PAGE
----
Brie Larson Comedies and Music Career 2001 to 2008

Larson's first major role came as Emily, the younger daughter of Bob Saget's character, in the WB sitcom Raising Dad, which aired for one season during the 2001–02 television schedule. Hal Boedeker of Orlando Sentinel criticized the program and wrote that its cast members were "merrily joking through the show". She was next hired for the ABC sitcom Hope & Faith, but she and some other cast members were replaced after an unaired pilot.  In 2003, she starred alongside Beverley Mitchell in the Disney Channel movie Right on Track, based on the junior drag race star sisters Erica and Courtney Enders, and played minor roles in the 2004 comedies Sleepover and 13 Going on 30.

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Larson developed an interest in music at age 11 when she learned to play the guitar. A music executive encouraged her to write her own songs, and she began self-recording and uploading tracks to her own website. After failing to get cast as Wendy Darling in the 2003 film Peter Pan, a heartbroken Larson penned and recorded a song named "Invisible Girl", which received airplay on KIIS-FM. She soon signed a recording deal with Tommy Mottola of Casablanca Records; she and Lindsay Lohan were the only artists signed by the label at that time. In 2005, she released the album Finally Out of P.E., in which she also co-wrote songs with other songwriters, including Blair Daly,

Pam Sheyne, Lindy Robbins, and Holly Brook. She named it after a gym teacher she disliked and has said that the songs she wrote were mostly about failed job opportunities. One of her singles, "She Said", was featured in the MTV series Total Request Live, was listed by Billboard in their weekly listings of the most-played videos in the channel, and peaked at number 31 on the Billboard Hot Single Sales. Larson went on tour with Jesse McCartney for Teen People's "Rock in Shop" mall concerts, opened for him during his Beautiful Soul tour, and also performed in New York City at the Macy's Thanksgiving Day Parade.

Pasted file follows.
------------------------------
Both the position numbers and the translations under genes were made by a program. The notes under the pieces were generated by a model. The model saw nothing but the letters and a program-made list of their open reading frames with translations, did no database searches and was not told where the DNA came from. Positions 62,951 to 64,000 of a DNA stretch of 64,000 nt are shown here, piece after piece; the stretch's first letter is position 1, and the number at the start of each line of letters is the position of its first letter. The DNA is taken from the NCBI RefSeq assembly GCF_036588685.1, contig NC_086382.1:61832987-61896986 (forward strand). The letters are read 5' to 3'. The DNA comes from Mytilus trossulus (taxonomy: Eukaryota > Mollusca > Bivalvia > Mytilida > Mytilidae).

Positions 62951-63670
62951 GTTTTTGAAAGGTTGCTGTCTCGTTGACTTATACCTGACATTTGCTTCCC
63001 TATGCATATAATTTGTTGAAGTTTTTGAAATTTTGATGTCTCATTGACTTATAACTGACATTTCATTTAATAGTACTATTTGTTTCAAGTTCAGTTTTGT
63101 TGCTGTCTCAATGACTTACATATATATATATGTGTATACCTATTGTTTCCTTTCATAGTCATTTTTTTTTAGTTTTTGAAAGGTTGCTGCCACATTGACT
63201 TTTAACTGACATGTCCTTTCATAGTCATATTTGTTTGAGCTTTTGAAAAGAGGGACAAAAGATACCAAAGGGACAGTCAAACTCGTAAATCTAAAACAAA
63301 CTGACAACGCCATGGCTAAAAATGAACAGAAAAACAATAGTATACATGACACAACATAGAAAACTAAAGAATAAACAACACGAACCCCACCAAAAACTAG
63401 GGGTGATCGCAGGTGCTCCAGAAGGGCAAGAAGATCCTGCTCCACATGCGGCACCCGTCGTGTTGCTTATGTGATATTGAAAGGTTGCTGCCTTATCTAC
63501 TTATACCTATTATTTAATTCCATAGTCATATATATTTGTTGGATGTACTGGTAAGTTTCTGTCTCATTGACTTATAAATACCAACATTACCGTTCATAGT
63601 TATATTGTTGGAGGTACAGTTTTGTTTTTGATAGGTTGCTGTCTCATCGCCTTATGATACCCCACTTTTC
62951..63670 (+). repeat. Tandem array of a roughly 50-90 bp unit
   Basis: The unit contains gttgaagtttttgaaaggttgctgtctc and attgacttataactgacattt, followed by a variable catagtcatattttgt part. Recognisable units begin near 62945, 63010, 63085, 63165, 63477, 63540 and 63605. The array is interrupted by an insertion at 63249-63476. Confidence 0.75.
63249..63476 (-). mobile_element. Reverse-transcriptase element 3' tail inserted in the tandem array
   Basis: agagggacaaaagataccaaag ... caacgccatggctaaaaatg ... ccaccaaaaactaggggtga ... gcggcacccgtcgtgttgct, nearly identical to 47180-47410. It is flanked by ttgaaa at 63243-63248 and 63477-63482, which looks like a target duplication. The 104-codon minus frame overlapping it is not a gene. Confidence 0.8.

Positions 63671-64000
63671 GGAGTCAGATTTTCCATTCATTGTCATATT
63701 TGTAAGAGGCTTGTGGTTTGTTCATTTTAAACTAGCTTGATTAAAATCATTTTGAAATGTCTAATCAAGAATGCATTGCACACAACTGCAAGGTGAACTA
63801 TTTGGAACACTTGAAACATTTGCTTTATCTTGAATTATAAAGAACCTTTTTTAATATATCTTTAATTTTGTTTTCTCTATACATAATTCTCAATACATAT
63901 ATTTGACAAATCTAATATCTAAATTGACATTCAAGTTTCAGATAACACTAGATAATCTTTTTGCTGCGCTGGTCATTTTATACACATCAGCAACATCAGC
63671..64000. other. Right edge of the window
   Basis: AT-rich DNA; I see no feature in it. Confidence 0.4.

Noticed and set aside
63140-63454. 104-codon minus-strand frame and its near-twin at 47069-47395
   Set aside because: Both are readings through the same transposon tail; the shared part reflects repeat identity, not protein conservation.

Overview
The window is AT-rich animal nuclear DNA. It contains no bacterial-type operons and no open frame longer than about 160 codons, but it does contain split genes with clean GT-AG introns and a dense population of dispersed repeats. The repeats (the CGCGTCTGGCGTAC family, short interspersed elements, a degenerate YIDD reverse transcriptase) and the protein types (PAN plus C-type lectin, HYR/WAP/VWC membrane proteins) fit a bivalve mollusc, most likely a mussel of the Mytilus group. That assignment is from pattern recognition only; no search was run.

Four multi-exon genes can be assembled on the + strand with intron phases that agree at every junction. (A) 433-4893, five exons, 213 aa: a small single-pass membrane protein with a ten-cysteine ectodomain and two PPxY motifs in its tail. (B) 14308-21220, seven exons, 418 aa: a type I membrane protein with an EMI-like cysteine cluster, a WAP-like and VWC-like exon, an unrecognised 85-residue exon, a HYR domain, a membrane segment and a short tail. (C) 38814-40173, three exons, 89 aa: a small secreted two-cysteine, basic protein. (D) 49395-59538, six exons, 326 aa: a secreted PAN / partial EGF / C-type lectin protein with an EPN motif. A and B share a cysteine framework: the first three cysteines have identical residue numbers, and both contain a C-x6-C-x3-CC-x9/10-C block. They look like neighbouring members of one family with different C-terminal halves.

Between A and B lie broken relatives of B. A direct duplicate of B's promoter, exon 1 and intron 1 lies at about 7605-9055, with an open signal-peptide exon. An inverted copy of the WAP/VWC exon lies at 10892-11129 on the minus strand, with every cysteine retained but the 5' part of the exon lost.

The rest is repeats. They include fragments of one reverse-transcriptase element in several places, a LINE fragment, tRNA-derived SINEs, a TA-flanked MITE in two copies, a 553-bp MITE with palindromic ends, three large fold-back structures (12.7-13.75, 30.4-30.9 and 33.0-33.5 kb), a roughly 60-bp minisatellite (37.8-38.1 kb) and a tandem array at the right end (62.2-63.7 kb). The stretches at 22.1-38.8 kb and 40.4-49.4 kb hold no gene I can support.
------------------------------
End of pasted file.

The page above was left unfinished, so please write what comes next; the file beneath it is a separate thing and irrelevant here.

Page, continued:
Even so, the album was not a success, selling only 3,500 copies. Larson later admitted to being disillusioned with her music career, saying, "I wanted to write all my own songs, and [the recording company] were afraid of that. I wanted to wear sneakers and play my guitar—they wanted heels and wind blown hair."


In 2006, Larson was cast alongside Logan Lerman and Cody Linley in the comedy film Hoot, about young vigilantes trying to save a group of owls. It received poor reviews, but Ruthe Stein of San Francisco Chronicle was appreciative of Larson and Linley for bringing "a dash of Indiana Jones to their roles".

She had a small part, the following year, in the Amber Heard-starring drama Remember the Daze, and she launched an arts and literature magazine, named Bunnies and Traps, for which she wrote her own opinion columns and accepted submissions from other artists and writers. Larson has said that she frequently considered giving up acting at that time, as she found it difficult to find much work, blaming it on filmmakers' inability to typecast her. She was particularly discouraged when she lost out on key roles in the films Thirteen (2003) and Juno (2007). To support herself, Larson worked as a club DJ.

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